Singles’ Day is the world's biggest online sales day, and increasingly Chinese consumers shop online on holidays like Black Friday and Dec. 12, or “double 12.”

Franklin Chu, managing director, Azoya International

Franklin Chu, managing director, Azoya International

To end 2017 strong, many retailers are pursuing growth in China’s large, booming market. Why China? Last year, retail sales in China on Singles’ Day (November 11) alone equalled total U.S. sales on Thanksgiving, Black Friday and Cyber Monday – combined.

This June, Chinese online marketplace held a mid-year sales event that earned $17.7 US billion, reports China Daily. Experts expect competitor Alibaba will respond with even more attractive deals to smash its global sales record on Singles Day this fall.

The lure of China’s massive, enthusiastic retail market is too powerful for U.S. retailers to ignore. Retailers need a China strategy to capitalize on major sales opportunities through cross-border e-commerce, as Chinese consumers crave American-made goods.

Chinese consumers have expanded their shopping habits to search for quality products and brands on foreign e-commerce websites. They shop online for the ease and convenience of avoiding crowded shopping malls during the busy holiday season.


Now is the perfect time for U.S. retailers to plan ahead for this year’s upcoming holiday sales campaigns targeting Chinese shoppers.

China online holiday shoppingChina’s Hottest Shopping Holidays


For an effective China strategy, U.S. retailers should participate in Chinese holiday sales to test out their products and services, and entice Chinese consumers with marketing to raise brand awareness.


In addition to the major shopping festivals, including mid-year sales and Singles’ Day, Western festivals like Black Friday and newer sales events like Double 12 have grown in popularity in China. Here are some highlights for retailers to consider in their strategy:

Singles’ Day: November 11, 2017
Singles’ Day, a 24-hour online sale in China, has surpassed Black Friday to become the world’s biggest shopping day. On Singles’ Day 2016, one-third of sales on Alibaba, China’s powerhouse online marketplace, came from global brands, including U.S. products, evidence of strong demand for products “Made in the USA.”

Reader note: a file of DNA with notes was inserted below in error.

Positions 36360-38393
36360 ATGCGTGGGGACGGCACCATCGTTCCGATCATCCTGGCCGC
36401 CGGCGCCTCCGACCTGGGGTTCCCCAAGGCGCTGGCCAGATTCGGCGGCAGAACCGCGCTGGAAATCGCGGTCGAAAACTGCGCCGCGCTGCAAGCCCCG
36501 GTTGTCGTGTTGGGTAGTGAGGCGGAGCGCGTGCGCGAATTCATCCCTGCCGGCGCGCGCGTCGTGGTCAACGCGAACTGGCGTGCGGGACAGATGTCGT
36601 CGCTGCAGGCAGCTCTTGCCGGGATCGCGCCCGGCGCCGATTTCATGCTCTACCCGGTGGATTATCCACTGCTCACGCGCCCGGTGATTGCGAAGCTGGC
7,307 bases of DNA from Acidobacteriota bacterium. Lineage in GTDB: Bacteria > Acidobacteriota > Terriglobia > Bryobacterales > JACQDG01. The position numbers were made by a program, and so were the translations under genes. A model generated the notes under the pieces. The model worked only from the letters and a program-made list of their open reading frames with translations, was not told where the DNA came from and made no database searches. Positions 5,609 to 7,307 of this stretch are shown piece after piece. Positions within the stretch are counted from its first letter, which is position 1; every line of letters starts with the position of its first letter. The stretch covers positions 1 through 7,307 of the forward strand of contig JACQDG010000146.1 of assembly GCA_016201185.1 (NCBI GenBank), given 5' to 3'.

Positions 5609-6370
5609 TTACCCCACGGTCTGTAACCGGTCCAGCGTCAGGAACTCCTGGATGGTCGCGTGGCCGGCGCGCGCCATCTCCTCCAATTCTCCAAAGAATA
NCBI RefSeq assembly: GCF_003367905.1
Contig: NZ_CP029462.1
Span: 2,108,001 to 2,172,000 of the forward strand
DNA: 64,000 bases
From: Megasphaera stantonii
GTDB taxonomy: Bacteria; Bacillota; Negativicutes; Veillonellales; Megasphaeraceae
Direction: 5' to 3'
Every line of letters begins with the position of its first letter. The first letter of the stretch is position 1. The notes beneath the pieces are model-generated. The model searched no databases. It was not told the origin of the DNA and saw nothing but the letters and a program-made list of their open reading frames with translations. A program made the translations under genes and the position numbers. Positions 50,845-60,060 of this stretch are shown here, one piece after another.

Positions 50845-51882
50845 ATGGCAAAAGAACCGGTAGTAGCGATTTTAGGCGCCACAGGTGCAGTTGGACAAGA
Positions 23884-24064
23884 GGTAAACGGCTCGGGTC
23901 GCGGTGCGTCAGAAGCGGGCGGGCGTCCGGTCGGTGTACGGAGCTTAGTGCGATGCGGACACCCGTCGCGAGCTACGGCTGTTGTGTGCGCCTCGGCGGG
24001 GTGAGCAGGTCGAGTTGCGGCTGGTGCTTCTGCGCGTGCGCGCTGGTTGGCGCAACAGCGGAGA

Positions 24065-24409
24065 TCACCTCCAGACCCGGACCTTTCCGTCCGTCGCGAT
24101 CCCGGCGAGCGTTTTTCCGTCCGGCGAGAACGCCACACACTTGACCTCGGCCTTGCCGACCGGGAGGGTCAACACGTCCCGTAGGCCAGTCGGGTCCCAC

Black Friday: November 24, 2017
Chinese consumers now celebrate America’s iconic shopping holiday. On Black Friday 2016, Chinese shoppers spent an average of $109 US, according to iResearch, a Chinese e-commerce market research firm. Compared to the daily average, sales of online cosmetics and personal care brands were 10 times higher, online pharmacy sales rose were four to nine times higher, and apparel and shoe sales rose 470%.

Double 12: December 12, 2017
Double Twelve appeases those left unsatisfied by Double Eleven. This festival is new and smaller than Double Eleven; however, it is expected to grow further. In 2016, total transactions on Tmall on Double Twelve rose 46% over the previous year, according to China Internet Watch. The event focuses on social commerce for smaller merchants and individual sellers who use blogs, live-streamed videos and other promotional content.

Adapt every holiday promotion to Chinese shopping behaviors and expectations, including interactive mobile marketing.

To attract discerning, tech-savvy Chinese consumers, retailers should choose a suitable way to enter the China market, use omnichannel marketing campaigns, and adapt every holiday promotion to Chinese shopping behaviors and expectations, including interactive mobile marketing. China’s affluence and e-commerce growth offer hope to U.S. retailers who still have enough time to prepare for 2017 holiday sales.

Azoya builds and operates e-commerce sites in China for overseas retailers.